Dear lord, he must be sick of the jokes by now. Harry Potter, I mean, who I assume led a pretty untroubled existence for the first 40-odd years of his life, initially as a prison chaplain and later as a defence barrister.
He was called to the bar in 1993 and then, four years after that – five if you allow a bit of time for the craze to build – he suddenly found himself in a world where no encounter would be complete without a lame crack about wands or wizardry.
Judges, who know a captive audience when they see one and have little compunction about using it to build their reputation for judicial wit, probably never leave the poor chap alone. A lesser person might have changed his name by deed poll, but here he is – presenting a BBC4 series on English law – and he barely flinches when he introduces himself.
He doesn't mess around with mimsy qualifications either. "The story of England's law is nothing less than the story of England's people," he declared robustly at the beginning of The Strange Case of the Law. More than that, it exceeds anything we've achieved in the arts and sciences, in his view, and constitutes our greatest gift to the world (eat your heart out, Shakespeare, Newton and Darwin). And the key to that gift, in Potter's view, is the willingness to put lay people at the heart of the system, in the form of a jury.
The story he tells, considerably simplified, is one of the nationalisation of redress. He began in Rochester, with the Textus Roffensis, a collection of laws from the reign of Aethelbert onwards. At this point, justice appeared to consist simply of a tariff of reparations for injuries sustained, to be enforced (after due negotiation) by the plaintiff's relatives. A little later the King took the large step of making himself – or the Crown – an effective co-plaintiff in every case, since it was his peace that had been breached. And from there the state increasingly administered, systematised and enforced the law.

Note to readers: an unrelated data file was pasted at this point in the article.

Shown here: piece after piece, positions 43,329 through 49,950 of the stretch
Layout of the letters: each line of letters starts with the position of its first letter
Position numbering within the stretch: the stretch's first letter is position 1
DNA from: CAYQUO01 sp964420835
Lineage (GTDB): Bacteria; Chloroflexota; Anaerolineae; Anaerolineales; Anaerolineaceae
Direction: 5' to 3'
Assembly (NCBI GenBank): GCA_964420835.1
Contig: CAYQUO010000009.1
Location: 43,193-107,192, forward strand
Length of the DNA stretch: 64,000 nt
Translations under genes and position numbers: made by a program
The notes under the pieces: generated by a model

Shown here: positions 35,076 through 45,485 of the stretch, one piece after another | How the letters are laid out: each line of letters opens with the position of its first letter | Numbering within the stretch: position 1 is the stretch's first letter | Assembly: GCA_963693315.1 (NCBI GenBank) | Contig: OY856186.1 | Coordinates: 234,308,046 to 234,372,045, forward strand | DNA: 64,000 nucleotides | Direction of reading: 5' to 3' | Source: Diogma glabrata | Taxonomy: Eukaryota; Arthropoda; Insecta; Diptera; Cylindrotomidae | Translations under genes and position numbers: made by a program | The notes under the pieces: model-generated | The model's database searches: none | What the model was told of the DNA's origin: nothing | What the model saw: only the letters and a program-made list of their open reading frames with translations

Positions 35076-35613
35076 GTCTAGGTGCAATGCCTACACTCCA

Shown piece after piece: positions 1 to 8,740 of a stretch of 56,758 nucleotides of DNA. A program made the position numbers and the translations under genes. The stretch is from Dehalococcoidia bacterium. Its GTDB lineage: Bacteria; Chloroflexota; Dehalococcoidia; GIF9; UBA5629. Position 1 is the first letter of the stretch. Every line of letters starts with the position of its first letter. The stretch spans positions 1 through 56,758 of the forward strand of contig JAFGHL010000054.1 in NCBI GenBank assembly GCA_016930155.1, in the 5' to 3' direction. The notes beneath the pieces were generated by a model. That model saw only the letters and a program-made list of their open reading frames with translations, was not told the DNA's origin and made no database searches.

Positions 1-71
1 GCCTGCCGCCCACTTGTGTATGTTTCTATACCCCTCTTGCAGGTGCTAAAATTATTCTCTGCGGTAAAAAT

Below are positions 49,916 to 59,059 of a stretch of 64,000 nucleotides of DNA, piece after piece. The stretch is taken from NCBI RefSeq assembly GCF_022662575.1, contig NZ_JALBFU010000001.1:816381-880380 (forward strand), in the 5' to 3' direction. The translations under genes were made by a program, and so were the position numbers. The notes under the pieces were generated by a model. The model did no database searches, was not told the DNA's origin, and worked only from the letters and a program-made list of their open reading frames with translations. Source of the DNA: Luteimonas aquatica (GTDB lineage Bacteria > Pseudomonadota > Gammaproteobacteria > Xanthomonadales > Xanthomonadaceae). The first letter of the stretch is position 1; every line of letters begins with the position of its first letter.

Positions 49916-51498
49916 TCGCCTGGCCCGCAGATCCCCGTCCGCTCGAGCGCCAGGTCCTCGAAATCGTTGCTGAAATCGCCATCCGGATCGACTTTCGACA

It was also a story of a journey from superstition to adversarial argument. Very early justice was based on oath-giving and character witnesses, the idea being that the consequences of lying to God were so terrible that nobody would take the chance. After that the notion of the ordeal was introduced to trials, with accused parties being required to walk a few paces carrying a piece of red-hot iron.
There was no question that everyone would get horribly burned, but only the wounds of the guilty, it was argued, would start to suppurate. When William the Conqueror arrived, he added trial by combat, which meant that the thug who'd beaten you to pulp got the opportunity to do it again to prove he hadn't. And then, thank goodness, we were on our way to habeas corpus and m'learned friend and all that.
Potter's manner in presenting this material is rather chewily forensic. He addresses the camera as if he suspects that it might witholding an important piece of material evidence. And there's a matching pugnacity to his arguments that can be rather bracing. You might think that Thomas à Becket is a sainted martyr who died in the cause of conscience.
Potter thinks of him as an obstructive reactionary protecting an indefensible privilege – the right of the clergy to exempt themselves from the reach of the common law. "The clerical child-abuse scandals of recent years are Becket's legacy," he said sternly, as if wrapping up a closing speech to a jury. I rather liked that. I think he deserves his name back now.
If you think trial by combat is history you just need to watch Silk, the current series of which concluded last night in an absolute welter of professional misconduct and personal revelation. It makes less sense with every passing week, but the combatants are top notch.
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